Vasyl Dolmatov/iStock via Getty Images

The college decision process is always a tough one, but review site Niche's annual rankings of the best colleges in America make it easier for prospective students (and their parents) to narrow down the choices to find the best fit. The 2020 list takes a variety of factors into account, including student life, admissions, finances, and student reviews. But the most important factor in their methodology, comprising 40 percent of a school's overall rating, is academics, which, according to the Niche website, looks at "acceptance rate, quality of professors, as well as student and alumni surveys regarding academics at the school."

Taking the number one spot on Niche's list for the second year in a row is the Massachusetts Institute of Technology, followed by Stanford University in the number two spot (again, for the second year in a row). Six of America's eight Ivy League schools made it into the top 10.

Here are the 25 Best Colleges in America for 2020, according to Niche's rankings.

  1. Massachusetts Institute of Technology // Cambridge, MA

  1. Stanford University // Stanford, CA

  1. Yale University // New Haven, CT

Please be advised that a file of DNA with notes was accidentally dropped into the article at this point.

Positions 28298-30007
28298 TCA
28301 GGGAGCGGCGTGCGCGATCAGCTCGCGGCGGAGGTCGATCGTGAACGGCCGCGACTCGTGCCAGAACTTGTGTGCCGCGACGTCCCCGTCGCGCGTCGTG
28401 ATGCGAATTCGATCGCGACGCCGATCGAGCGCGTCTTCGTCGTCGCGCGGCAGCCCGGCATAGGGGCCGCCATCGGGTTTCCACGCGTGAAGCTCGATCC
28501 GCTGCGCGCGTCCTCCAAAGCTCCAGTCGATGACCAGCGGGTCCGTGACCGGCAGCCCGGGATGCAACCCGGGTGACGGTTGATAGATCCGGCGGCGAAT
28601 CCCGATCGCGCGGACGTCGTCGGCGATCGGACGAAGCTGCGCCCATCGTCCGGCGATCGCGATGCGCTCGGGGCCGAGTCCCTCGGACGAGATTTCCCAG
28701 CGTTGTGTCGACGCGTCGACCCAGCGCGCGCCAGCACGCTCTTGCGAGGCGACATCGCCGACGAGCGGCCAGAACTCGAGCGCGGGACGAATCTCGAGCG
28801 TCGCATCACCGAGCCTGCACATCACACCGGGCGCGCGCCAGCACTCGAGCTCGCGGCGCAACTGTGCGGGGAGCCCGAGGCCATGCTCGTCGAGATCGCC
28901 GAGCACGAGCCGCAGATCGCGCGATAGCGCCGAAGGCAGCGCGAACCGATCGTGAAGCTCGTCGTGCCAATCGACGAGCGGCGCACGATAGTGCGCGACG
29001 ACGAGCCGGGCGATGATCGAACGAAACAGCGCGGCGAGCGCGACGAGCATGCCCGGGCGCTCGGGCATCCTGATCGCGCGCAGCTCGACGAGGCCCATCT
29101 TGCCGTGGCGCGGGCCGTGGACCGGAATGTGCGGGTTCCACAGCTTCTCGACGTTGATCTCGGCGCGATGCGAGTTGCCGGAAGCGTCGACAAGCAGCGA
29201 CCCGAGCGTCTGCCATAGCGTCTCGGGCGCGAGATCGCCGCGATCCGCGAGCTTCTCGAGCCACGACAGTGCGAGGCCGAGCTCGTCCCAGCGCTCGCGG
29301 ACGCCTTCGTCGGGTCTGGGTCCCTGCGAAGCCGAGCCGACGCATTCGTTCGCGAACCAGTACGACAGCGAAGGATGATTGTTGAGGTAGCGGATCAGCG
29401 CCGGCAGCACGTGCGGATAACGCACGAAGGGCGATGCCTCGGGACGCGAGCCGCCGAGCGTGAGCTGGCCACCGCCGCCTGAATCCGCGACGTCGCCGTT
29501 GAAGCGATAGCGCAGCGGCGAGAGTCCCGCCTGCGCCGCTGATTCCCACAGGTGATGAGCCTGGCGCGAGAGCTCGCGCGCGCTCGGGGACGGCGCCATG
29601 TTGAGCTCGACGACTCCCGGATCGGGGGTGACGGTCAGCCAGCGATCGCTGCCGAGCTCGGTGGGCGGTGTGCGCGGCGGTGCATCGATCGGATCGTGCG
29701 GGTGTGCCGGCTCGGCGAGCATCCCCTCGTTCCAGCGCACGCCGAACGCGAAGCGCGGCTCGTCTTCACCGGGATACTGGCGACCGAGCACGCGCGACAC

1. Harvard University // Cambridge, MA

  1. Princeton University // Princeton, NJ

  1. Duke University // Durham, NC

  1. Brown University // Providence, RI

  1. Columbia University // New York, NY

  1. University of Pennsylvania // Philadelphia, PA

  1. Rice University // Houston, TX

  1. Northwestern University // Evanston, IL

  1. Vanderbilt University // Nashville, TN

  1. Pomona College // Claremont, CA

  1. Washington University in St. Louis // St. Louis, MO

  1. Dartmouth College // Hanover, NH

  1. California Institute of Technology // Pasadena, CA

  1. University of Notre Dame // Notre Dame, IN

  1. University of Chicago // Chicago, IL

  1. University of Southern California // Los Angeles, CA

  1. Cornell University // Ithaca, NY

  1. Bowdoin College // Brunswick, ME

  1. Amherst College // Amherst, MA

  1. University of Michigan // Ann Arbor, MI

  1. Georgetown University // Washington DC

  1. Tufts University // Medford, MA